You’re born naked, and the rest is drag.
RuPaul wrote this oft-quoted line in his 1995 autobiography, Lettin It All Hang Out, and now the famed drag queen, entertainer and host of “RuPaul’s Drag Race” is opening up to Oprah about what his decades-long experience with drag has taught him about life.
As RuPaul says in the February issue of O, The Oprah Magazine and on the latest podcast for “Oprah’s SuperSoul Conversations,” drag has been a powerful teaching tool for him on a level much deeper than anything aesthetic.
“What it teaches people is that ... all things are temporary,” RuPaul says. “Everything’s temporary: just clothes, some paint, powder – this body, even, is temporary.”
It’s a perspective RuPaul has held from a very young age. “I got that as a kid,” he says in the video below. “I was a young kid and I thought, ‘Is everybody getting that this is all kind of an illusion?’ And I couldn’t get anybody to corroborate with me.”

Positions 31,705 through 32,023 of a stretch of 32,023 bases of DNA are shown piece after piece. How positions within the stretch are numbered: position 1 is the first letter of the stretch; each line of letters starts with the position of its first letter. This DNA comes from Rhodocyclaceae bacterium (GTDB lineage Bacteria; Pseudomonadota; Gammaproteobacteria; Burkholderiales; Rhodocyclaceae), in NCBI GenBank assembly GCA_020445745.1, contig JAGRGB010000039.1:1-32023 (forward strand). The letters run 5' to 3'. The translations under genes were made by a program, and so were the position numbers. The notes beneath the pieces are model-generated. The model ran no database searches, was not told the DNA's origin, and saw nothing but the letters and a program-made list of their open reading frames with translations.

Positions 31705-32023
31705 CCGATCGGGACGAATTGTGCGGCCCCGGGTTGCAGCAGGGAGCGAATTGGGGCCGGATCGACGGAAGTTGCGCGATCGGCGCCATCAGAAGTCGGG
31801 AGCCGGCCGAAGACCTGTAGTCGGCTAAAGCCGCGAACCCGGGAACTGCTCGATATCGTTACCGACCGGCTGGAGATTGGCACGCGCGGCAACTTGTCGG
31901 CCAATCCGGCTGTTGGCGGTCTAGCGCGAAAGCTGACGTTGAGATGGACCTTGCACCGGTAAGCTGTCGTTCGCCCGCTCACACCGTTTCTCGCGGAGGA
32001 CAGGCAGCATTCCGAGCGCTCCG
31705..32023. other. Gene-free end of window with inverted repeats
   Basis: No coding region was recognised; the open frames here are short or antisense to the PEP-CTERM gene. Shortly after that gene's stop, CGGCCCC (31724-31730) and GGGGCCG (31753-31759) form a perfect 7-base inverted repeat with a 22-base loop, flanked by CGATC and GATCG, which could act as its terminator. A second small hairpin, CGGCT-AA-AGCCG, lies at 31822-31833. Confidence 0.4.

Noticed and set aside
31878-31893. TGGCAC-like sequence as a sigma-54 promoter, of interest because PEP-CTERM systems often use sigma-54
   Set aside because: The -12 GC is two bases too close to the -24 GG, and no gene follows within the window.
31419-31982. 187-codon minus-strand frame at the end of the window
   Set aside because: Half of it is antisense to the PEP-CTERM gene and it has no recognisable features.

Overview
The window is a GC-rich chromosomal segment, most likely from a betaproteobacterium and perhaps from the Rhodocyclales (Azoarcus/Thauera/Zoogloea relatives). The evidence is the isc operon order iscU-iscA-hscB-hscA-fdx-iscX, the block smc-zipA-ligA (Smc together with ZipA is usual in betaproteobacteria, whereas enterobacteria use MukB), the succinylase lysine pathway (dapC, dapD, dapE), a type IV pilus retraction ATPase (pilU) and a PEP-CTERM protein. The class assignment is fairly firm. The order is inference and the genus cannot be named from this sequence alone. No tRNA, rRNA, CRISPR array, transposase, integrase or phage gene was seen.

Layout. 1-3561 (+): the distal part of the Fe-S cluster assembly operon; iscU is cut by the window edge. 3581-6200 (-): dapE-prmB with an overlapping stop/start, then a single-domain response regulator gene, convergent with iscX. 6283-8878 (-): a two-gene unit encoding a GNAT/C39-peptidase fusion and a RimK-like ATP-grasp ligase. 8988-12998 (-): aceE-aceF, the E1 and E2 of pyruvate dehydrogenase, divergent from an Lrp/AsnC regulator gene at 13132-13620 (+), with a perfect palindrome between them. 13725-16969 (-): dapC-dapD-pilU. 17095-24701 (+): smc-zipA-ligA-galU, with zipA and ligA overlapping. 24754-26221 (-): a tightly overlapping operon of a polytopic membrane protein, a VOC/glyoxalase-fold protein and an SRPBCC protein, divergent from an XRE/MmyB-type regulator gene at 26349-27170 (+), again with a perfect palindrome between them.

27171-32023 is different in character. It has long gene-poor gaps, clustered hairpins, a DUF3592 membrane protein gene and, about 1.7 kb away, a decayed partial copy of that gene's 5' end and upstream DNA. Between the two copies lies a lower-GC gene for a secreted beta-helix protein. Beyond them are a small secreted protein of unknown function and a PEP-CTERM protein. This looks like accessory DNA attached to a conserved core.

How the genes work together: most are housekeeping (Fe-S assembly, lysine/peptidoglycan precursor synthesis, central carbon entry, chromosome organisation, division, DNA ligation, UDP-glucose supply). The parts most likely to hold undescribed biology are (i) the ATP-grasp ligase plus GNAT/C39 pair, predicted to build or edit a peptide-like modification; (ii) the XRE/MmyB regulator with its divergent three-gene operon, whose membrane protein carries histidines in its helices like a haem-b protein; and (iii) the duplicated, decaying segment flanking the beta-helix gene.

It doesn’t hide who you are. Drag actually reveals who you are.
In his pre-teen years, he found that vindication ― via Monty Python.
“When I was about 11 years old, on PBS, I found my tribe in [the sketch comedy show] ‘Monty Python’s Flying Circus.’ I thought, ‘OK, they get it,’” RuPaul says. “They’re irreverent, they’re not taking anything seriously and they’re having fun! That’s what this is all about.”
Ultimately, RuPaul says that the eye-opening nature of drag can be felt by anyone of any background, gender or orientation. “On our show, we have this thing where we have the girls put [straight] guys in drag, and what emerges is really phenomenal,” RuPaul says. “It doesn’t hide who you are. Drag actually reveals who you are.”
O, The Oprah Magazine’s February issue hits newsstands on January 16.